I then walk in and ask what caused the price to go up?

“Taxes and balancing fees,” the worker responds.

“We were told it would be $299 installed plus taxes.”

“Nope.  That’s not how it is.”

I explain to them customers should not be surprised on the back end when they pick up their vehicle.   Another worker told me a lot of people are not surprised when they get the bill.  A third worker behind the counter wants us to know there are new owners.

“We bought the shop,” he says.

“Who owns it?” I ask.

“It doesn’t matter who owns it.   Your mom owns it,” he responds.  “You happy now?”

He gets agitated by our camera putting his hand on the lens and then spits on our photographer.   When things calm down, I attempt to explain once again what happened.

“She (our producer) called up yesterday and was quoted one price; confirmed it on the phone,” I said.

“You got it confirmed on the phone.  Is it recorded?” the worker asks.

“Yes.”

“Is that right?  Okay,” he says.   “We have the right to tell you to leave, so leave.”

When I remind him they still have our car, he says we can talk outside.  My photographer and I went outside only to get the middle finger. The same worker who asked us to leave comes around the side and once again puts his hand on our camera, and then spits on our photographer two more times.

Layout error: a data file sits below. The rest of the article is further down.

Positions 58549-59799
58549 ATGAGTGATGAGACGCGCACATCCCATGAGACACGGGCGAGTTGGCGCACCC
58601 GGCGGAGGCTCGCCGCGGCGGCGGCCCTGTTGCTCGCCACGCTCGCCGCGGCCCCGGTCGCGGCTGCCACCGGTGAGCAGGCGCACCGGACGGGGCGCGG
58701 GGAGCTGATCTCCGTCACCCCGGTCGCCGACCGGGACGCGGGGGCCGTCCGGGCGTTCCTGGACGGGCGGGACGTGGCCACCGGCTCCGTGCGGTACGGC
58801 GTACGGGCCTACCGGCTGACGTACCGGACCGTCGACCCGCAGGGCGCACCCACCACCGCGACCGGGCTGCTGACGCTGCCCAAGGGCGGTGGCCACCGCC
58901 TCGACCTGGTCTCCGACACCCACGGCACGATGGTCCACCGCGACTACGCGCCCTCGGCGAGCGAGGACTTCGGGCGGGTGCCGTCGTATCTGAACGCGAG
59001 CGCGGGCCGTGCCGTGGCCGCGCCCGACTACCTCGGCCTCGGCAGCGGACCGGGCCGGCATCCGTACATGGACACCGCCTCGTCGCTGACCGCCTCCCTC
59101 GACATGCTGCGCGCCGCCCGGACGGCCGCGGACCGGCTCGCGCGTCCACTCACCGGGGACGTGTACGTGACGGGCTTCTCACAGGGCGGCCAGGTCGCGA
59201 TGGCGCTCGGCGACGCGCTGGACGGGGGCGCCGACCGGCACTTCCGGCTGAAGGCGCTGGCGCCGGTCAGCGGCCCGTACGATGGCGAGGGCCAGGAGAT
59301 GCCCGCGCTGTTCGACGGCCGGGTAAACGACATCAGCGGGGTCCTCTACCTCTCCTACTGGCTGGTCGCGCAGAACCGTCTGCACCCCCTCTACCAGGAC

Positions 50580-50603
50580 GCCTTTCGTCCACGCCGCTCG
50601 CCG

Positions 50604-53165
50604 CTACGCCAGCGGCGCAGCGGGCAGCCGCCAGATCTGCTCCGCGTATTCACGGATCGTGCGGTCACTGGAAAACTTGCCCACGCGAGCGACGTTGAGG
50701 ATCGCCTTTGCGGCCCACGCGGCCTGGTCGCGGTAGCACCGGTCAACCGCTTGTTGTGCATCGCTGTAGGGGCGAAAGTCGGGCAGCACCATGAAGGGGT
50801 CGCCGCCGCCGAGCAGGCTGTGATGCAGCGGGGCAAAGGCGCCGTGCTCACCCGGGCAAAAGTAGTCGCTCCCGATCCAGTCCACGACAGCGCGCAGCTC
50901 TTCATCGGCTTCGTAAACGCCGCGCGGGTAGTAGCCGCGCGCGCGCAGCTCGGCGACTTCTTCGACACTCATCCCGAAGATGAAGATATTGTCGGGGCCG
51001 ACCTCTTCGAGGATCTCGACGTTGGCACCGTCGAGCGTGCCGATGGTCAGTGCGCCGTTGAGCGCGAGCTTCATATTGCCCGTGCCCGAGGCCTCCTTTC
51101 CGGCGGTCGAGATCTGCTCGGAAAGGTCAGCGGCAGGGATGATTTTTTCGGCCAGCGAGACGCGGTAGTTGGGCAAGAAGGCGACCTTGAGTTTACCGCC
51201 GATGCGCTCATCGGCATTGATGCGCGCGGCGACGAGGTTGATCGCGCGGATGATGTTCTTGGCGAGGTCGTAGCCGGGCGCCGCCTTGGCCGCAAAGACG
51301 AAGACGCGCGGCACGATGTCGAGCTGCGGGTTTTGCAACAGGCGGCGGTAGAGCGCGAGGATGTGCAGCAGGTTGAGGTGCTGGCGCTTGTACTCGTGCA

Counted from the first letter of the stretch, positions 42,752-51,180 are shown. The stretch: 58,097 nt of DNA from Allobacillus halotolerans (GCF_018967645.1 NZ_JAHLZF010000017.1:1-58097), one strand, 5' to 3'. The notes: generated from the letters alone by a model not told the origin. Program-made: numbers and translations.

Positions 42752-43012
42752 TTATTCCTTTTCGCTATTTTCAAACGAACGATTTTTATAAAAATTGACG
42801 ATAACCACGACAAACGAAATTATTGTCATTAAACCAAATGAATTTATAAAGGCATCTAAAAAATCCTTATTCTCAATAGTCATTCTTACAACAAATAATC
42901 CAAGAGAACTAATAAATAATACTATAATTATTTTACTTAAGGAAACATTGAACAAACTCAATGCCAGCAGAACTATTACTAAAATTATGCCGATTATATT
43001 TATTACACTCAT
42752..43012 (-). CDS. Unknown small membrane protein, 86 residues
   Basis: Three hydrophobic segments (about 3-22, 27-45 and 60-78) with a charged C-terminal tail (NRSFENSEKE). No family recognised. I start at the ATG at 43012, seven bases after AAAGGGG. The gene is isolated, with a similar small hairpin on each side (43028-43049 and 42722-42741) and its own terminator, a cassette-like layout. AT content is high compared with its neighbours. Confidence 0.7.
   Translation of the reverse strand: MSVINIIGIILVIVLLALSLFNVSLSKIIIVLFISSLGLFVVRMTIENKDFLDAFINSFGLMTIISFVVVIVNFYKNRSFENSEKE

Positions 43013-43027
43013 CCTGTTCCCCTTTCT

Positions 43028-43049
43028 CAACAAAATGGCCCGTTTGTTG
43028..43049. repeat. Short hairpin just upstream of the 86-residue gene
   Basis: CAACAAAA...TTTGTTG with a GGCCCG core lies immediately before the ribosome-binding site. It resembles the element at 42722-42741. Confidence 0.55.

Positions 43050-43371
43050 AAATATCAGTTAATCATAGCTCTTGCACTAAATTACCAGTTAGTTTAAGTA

“I’ve got a lawyer who will f— you up,” he says.

Gary Almond with the Better Business Bureau calls this a classic case of bait and switch.

“Obviously this is a very very bad practice.”

So what do you do when they jack up the price after the tires are installed?

“Really there’s almost nothing you can do,” he says.  “They have the keys.  They have the car.”

The Chief of the Bureau of Automotive Repair, Sherry Mehl says you should push back and say you’re not going to pay more than you were told.

”You need to say I’m not going to take this.  Most of them will back down.”

After our photographer was spit on three times, we called the Sacramento County Sheriff’s Department. They showed up.   Our photographer decided not to press charges.   The tire shop re-installed our old tires for free.

Iqbal Shahzad says he’s the new owner of the family business after his Uncle moved to Pakistan.  He apologized for his employee’s behavior and admitted the shop location has had problems.  He says he’s trying to change the business for the better.

“You guys are going to be much clearer with people about how much it’ll be?” I ask.

“I could put fine print on the ad,” Shahzad responds.   “I can have them sign the paperwork and everything up front.”

It’s too late for some customers who don’t like the way people have been treated at this tire shop location.

“Personally I wouldn’t go there,” Loretta Brown said.

“Don’t take it there,” said Ron Malinis.

The owner’s wife posted on the Call Kurtis Facebook page, “We are proud to say the man does not work for the company anymore”.

CBS13 has learned no government agency regulates tire shops.  Tire shops that ONLY install tires do not have to be licensed with the Bureau of Automotive Repair.    I recommend you always ask for pricing in writing before you have any work done on your vehicle.